Epithelioid Sarcoma: Opportunities for Biology-Driven Targeted Therapy.

Noujaim J, Thway K, Bajwa Z, Bajwa A, Maki RG, Jones RL, Keller C - Front Oncol (2015)

(A,B) Distal-type ES. (A) Low power histology shows a nodule of tumor present in the dermis and subcutis, comprising a large area of central geographic necrosis, surrounded by sheets of relatively uniform polygonal neoplastic cells (hematoxylin and eosin, ×40). Scale bar, 500 μM. (B) At higher power, these are medium-sized, rounded cells, with ovoid vesicular nuclei with even chromatin, and small nucleoli. This example is cellular, but more sparsely cellular neoplasms can appear subtle, and the neoplastic cells may be confused with inflammatory cells. The characteristic necrosis is seen abutting the tumor cells (bottom left of field) (hematoxylin and eosin, ×200). Scale bar, 50 μM. (C,D) Proximal-type ES. (C) At low power, proximal-type ES comprises sheets or lobules of medium-sized to large round cells, and is seen to lack the more defined architecture and geographic central necrosis of the distal-type variant (hematoxylin and eosin, ×40). Scale bar, 20 μM. (D) At higher power, this is characterized by a sheet-like growth of large polygonal cells, often with focal rhabdoid morphology, and which have ovoid vesicular nuclei, prominent large nucleoli, and relatively abundant eosinophilic cytoplasm. The cells are often more pleomorphic than those of the distal-type variant. On morphology alone, these cells are difficult to distinguish from other malignant epithelioid cells, such as those of carcinoma, melanoma, rhabdomyosarcoma, or epithelioid angiosarcoma, and therefore immunohistochemistry is crucial for establishing a correct diagnosis (hematoxylin and eosin, ×200). Scale bar, 50 μM. (E) Distributions of ES subytpes, adapted from the largest series reported by the French Sarcoma Group (9). (F) Vulnerabilities in the misassembled SWI\SNF complex when SMARCB1 is absent. Using epithelioid sarcoma as well as rhabdoid tumor as a basis for this model of SMARCB1  tumors, the misassembled SWI/SNF complex has the potential to dysregulate target loci that may be co-regulated by other transcription factors (36, 38–40, 43) and thereby present indirect ways to drug target the misassembled complex.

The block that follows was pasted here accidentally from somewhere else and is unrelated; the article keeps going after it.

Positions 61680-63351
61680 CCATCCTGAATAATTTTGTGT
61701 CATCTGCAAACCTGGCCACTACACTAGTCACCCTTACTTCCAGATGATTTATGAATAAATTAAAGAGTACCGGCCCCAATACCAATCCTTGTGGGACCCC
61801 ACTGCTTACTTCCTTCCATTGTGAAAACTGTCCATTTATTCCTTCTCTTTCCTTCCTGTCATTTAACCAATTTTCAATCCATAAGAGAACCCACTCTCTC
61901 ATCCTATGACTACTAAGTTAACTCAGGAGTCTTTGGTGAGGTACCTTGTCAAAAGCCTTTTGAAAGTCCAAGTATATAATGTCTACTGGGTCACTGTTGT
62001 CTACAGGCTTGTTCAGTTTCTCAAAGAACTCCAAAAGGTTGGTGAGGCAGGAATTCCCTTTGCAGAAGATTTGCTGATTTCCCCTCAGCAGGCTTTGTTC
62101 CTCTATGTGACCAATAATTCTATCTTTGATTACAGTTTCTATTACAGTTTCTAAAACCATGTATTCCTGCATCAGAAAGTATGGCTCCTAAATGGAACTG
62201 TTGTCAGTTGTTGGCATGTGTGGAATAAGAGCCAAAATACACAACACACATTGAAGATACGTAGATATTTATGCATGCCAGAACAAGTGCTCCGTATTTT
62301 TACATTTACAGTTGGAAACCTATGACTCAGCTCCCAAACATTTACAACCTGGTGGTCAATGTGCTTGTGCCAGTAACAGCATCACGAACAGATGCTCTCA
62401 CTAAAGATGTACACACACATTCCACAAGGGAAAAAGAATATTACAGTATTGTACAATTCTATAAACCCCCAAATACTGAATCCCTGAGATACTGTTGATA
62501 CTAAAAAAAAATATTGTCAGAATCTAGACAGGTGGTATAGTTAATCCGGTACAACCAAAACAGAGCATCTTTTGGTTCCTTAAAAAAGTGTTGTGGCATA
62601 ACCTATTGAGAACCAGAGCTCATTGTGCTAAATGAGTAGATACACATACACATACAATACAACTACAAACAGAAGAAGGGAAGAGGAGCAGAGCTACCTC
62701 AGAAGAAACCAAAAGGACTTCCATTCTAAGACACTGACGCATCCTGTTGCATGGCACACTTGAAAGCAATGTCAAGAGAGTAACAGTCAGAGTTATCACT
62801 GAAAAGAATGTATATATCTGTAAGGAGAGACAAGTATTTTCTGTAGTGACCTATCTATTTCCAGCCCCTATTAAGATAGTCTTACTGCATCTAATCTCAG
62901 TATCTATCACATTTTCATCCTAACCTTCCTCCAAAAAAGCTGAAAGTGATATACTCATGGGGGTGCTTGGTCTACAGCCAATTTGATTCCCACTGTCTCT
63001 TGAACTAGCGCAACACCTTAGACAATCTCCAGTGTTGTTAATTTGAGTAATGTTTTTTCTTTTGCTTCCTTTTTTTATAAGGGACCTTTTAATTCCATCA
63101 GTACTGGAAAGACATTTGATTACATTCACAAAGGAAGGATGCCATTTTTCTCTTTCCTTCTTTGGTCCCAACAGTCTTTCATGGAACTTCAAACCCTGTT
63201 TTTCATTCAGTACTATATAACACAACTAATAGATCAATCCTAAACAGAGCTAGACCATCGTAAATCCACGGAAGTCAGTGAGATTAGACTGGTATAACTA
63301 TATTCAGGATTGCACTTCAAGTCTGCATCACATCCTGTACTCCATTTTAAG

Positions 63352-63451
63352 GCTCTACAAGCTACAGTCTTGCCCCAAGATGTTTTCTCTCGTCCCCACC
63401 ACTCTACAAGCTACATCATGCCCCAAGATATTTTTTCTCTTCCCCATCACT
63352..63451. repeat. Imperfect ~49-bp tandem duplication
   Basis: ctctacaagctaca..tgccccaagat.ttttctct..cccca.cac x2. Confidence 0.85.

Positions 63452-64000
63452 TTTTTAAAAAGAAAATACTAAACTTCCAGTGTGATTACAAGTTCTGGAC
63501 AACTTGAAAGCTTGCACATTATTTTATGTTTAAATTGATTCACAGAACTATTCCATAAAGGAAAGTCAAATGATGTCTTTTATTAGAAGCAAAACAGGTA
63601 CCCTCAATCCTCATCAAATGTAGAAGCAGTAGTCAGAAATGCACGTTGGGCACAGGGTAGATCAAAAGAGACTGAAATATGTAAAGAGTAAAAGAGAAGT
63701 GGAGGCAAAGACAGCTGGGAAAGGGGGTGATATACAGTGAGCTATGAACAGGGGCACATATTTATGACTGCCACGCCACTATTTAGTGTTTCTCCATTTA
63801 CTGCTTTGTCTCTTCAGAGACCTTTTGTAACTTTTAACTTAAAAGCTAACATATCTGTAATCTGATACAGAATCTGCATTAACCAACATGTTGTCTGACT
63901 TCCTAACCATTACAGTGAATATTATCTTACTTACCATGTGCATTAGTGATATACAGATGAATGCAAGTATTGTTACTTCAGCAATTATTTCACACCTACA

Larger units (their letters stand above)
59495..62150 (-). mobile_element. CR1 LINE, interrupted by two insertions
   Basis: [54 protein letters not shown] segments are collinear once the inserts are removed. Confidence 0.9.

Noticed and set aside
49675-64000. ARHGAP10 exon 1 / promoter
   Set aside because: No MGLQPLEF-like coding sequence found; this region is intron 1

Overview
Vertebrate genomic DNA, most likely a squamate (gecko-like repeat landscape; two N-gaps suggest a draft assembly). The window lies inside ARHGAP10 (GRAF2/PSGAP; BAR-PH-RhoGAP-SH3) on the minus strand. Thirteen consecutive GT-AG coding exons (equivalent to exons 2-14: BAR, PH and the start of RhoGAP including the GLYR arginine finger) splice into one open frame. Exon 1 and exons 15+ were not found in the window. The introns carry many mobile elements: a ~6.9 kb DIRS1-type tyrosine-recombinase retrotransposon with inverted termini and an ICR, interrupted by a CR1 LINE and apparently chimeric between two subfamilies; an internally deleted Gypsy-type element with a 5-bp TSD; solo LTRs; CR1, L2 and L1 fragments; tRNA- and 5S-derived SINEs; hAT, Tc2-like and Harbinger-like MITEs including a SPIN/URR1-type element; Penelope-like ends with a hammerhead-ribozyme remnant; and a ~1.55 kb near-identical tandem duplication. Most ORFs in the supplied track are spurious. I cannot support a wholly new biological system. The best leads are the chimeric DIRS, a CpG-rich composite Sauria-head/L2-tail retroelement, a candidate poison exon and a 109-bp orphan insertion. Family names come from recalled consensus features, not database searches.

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Related In: Results  -  Collection

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Show All Figures
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Figure 1: (A,B) Distal-type ES. (A) Low power histology shows a nodule of tumor present in the dermis and subcutis, comprising a large area of central geographic necrosis, surrounded by sheets of relatively uniform polygonal neoplastic cells (hematoxylin and eosin, ×40). Scale bar, 500 μM. (B) At higher power, these are medium-sized, rounded cells, with ovoid vesicular nuclei with even chromatin, and small nucleoli. This example is cellular, but more sparsely cellular neoplasms can appear subtle, and the neoplastic cells may be confused with inflammatory cells. The characteristic necrosis is seen abutting the tumor cells (bottom left of field) (hematoxylin and eosin, ×200). Scale bar, 50 μM. (C,D) Proximal-type ES. (C) At low power, proximal-type ES comprises sheets or lobules of medium-sized to large round cells, and is seen to lack the more defined architecture and geographic central necrosis of the distal-type variant (hematoxylin and eosin, ×40). Scale bar, 20 μM. (D) At higher power, this is characterized by a sheet-like growth of large polygonal cells, often with focal rhabdoid morphology, and which have ovoid vesicular nuclei, prominent large nucleoli, and relatively abundant eosinophilic cytoplasm. The cells are often more pleomorphic than those of the distal-type variant. On morphology alone, these cells are difficult to distinguish from other malignant epithelioid cells, such as those of carcinoma, melanoma, rhabdomyosarcoma, or epithelioid angiosarcoma, and therefore immunohistochemistry is crucial for establishing a correct diagnosis (hematoxylin and eosin, ×200). Scale bar, 50 μM. (E) Distributions of ES subytpes, adapted from the largest series reported by the French Sarcoma Group (9). (F) Vulnerabilities in the misassembled SWI\SNF complex when SMARCB1 is absent. Using epithelioid sarcoma as well as rhabdoid tumor as a basis for this model of SMARCB1 tumors, the misassembled SWI/SNF complex has the potential to dysregulate target loci that may be co-regulated by other transcription factors (36, 38–40, 43) and thereby present indirect ways to drug target the misassembled complex.